Fortunately, AIDS is a slowly moving virus- granting us time to develop new drugs, launch public health programs, and build up natural resistance. But what if AIDS was virulent, what if it could be caught as fast as the common cold, causing death in weeks? This is the danger of "speed".
AT&T's telephone network is a superbly engineered organism, with high guaranteed reliability against all possible contingencies. Switches are designed to be continuously available, with less than one minute/year of downtime. One minute a year! Compared to the Internet, where "Server not available" is displayed more frequently than commercials on T.V., the telephone network approaches a state of nirvana. But in January 1990, disaster struck.
For sound reasons of operational efficiency, all 114 switches on the network run the same code (uniformity) and are connected to their neighbors for redundancy (communications). When any of these 114 switches detects a potential fault, it takes itself off-line for a full reset, and sends out a message to its neighbors to reroute all calls in the interim. Six seconds later, it comes back on-line, and starts accepting new calls. So far, so good. A model of operational efficiency based on years of sound, incremental improvements.
But in December 1989 a few lines of code were changed to add another layer of redundancy and to shave yet another second or two off potential downtime. When a New York switch detected a fault on January 15, 1990 and came back up six seconds later, other switches in the network were listening, waiting to restore network traffic. Unfortunately, on rising from the dead it sent out two "Hi. I'm O.K." messages, just 1/100th of a second apart. This confused the other switches, which were expecting only a single message, and they took themselves out of service for a refreshing on/off cycle. Of course, when they came back up, each switch repeated the same script, and sent out its own doublet of messages 1/100th of a second apart. Which disabled yet more switches. In a few minutes, the entire network was bobbing up and down in a wild orgy of message passing. And no longer accepting anyone's phone calls...
Given the freakishness of a c|u|sp event, AT&T's quick and knowledgeable response was amazing. They learned from this disaster and modified their network to trap future chain reactions.
But why should this experience trouble the Internet? It's much less uniform and more fluid than AT&T's network. Each day, millions of watchful eyes are looking for problems and improving the system. This high "genetic variability" will provide enough immunity. Or will it?
Surprisingly, the personal computer industry hawks one of the least innovative products of the 20th century. Underneath a computer's hood rumbles an engine powered by the semiconductor industry- improving the price/performance ratio of computation by over a factor of one hundred each decade. Yet a p.c. still costs around $2000, and runs the same four or five applications (spreadsheets, word processors, games and communications) demonstrated by industry pioneers in the late 1960s. Worse yet, with perfect communications, no new idea goes unnoticed, and all good ideas are adopted industry wide. A popular feature in one spread sheet is immediately adopted by its competitors, leading to the common observation that all such programs look and feel the same. If a small company makes a splash with a disk compression program one year, next year it is built in to the operating system. Or becomes a standard like TCP/IP. The Internet is more uniform than you think.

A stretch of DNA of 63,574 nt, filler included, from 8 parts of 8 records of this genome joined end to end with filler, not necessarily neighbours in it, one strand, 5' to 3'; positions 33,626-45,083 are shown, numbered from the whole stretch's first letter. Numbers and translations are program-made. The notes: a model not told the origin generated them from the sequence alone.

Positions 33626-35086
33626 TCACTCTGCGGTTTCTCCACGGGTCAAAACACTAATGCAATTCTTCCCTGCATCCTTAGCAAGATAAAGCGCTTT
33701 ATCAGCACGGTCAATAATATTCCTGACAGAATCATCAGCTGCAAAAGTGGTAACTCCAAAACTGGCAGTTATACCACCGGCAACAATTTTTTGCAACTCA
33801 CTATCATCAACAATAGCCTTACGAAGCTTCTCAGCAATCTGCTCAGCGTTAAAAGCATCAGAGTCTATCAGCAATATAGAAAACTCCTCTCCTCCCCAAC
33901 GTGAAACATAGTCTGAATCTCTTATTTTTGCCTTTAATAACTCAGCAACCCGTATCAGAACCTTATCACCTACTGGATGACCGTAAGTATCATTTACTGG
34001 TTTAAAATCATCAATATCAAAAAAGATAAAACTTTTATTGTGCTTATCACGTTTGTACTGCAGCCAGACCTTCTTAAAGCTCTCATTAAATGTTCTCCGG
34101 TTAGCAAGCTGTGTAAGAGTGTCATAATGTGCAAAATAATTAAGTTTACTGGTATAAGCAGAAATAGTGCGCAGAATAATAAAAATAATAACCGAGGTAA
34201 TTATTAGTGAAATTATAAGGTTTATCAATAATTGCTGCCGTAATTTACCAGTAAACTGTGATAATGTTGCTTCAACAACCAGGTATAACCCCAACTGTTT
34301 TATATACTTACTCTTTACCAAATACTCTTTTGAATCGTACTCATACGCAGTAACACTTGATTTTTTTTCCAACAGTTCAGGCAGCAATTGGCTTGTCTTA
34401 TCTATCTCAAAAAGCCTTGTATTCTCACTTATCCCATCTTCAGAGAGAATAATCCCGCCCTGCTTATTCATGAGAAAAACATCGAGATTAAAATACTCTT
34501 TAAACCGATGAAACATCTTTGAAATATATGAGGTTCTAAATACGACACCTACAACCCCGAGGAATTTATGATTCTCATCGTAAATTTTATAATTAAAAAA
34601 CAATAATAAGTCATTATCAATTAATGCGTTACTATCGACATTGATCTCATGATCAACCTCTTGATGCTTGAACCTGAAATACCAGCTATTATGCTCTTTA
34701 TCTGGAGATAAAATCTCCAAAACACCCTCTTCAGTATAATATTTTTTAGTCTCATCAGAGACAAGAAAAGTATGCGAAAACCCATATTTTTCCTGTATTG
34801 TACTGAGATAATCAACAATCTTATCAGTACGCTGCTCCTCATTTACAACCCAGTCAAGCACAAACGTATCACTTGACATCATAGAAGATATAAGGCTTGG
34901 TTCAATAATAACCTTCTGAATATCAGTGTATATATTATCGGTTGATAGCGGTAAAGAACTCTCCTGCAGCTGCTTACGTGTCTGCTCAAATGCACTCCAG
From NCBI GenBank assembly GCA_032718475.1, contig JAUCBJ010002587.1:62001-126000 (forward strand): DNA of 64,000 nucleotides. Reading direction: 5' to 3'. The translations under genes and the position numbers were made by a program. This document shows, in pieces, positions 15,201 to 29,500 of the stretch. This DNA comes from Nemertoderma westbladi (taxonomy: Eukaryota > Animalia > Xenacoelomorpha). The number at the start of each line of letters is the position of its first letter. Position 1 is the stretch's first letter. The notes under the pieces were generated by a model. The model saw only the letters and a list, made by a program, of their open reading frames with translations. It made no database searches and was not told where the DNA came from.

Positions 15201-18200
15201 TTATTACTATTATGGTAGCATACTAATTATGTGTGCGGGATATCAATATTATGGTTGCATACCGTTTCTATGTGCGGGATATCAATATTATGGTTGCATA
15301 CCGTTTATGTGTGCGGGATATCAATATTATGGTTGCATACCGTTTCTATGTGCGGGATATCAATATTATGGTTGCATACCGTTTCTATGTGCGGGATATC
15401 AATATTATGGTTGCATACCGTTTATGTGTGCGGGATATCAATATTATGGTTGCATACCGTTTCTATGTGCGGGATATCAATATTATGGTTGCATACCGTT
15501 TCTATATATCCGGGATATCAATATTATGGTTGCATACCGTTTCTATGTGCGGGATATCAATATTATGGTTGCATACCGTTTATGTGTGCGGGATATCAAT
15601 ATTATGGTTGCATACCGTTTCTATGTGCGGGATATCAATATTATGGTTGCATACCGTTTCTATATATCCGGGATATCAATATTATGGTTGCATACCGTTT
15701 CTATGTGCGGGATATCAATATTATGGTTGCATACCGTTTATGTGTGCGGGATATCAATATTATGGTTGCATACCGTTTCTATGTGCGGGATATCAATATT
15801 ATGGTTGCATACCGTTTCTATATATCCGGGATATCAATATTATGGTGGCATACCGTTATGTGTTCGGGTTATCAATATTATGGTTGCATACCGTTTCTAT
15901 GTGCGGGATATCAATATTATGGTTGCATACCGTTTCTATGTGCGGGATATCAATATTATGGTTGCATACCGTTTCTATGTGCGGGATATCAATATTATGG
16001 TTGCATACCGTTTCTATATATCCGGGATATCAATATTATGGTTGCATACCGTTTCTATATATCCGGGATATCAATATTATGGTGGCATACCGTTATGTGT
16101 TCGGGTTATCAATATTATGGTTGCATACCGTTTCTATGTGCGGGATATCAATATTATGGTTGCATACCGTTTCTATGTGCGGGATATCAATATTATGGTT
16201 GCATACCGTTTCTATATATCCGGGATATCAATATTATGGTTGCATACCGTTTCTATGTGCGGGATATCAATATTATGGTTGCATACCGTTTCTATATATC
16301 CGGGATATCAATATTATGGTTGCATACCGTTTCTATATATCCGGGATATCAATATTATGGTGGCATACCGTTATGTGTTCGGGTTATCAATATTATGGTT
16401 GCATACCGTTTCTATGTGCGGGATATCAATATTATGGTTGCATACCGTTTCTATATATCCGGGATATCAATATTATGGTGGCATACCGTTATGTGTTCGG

Imagine a world where all communications are secure and private, thanks to RSA encryption. Security and privacy- that seems like a good idea. RSA is thought to be essentially unbreakable, and more and more companies are incorporating it within their software's genetic code. It's so reliable, an encrypted document can be left in plain view without the slightest worry. Now image half of all economic commerce takes place on the net, with your entire bank account and pension plan drifting with the rising financial tide.
But then one day a c|u|sp occurs, and RSA is compromised. In minutes worldwide financial activity is halted. Your bank account (when it is reconstructed from incomplete backup records two months later) is half as large as it should be. And your company folds because competitors can easily read its proprietary documents.
If not RSA, what about Word? If we all used Word 6.0, and someone discovered a way to drop a Trojan horse in amongst the tables of a document, the damage may propagate out of control before a remedy is found. Say, a table of Olympic scores picked up off the Internet in 1996. Its not much fun waking up one morning and discovering all your files were erased overnight.
Some popular sites on the Internet are visited a million times a day. Today, most people take back souvenirs of images and text. But tomorrow, with Java and its offspring mesmerizing visitors with cool animation, Internet tourists will download small programs. Java is modestly secure, but imperfect. The worst scenario is for Java to be widespread before it breaks- by then millions of machines will be infected with small programs that could wreak havoc. Communications, uniformity and speed- made attractive by copying good ideas.
Can the Internet be saved? Well, one possibility is to stop the world from contributing any new good ideas. Just let a single organization run the whole web. Microsoft is a particularly safe choice- when was the last time it had an original idea? And speed to market won't be an issue either. But of course, it might be 1998 before the bugs from "WInternet96" are exterminated...
Another possibility it to think global, and act local. All your friends use Netscape 2.0; why don't you experiment with another browser? The world is full of interesting, quirky shareware waiting to be adopted and given a warm home. Encourage variety to live on your hard disk. And isn't it a bit disquieting to realize 80% of all computers use Intel processors? You might want to try a Motorola or MIPs machine- and celebrate the smaller discounts you'll receive as a form of disaster insurance.
We'd better learn to cultivate variety and live in islands of diversity. After all, the house special won't always be crab cake.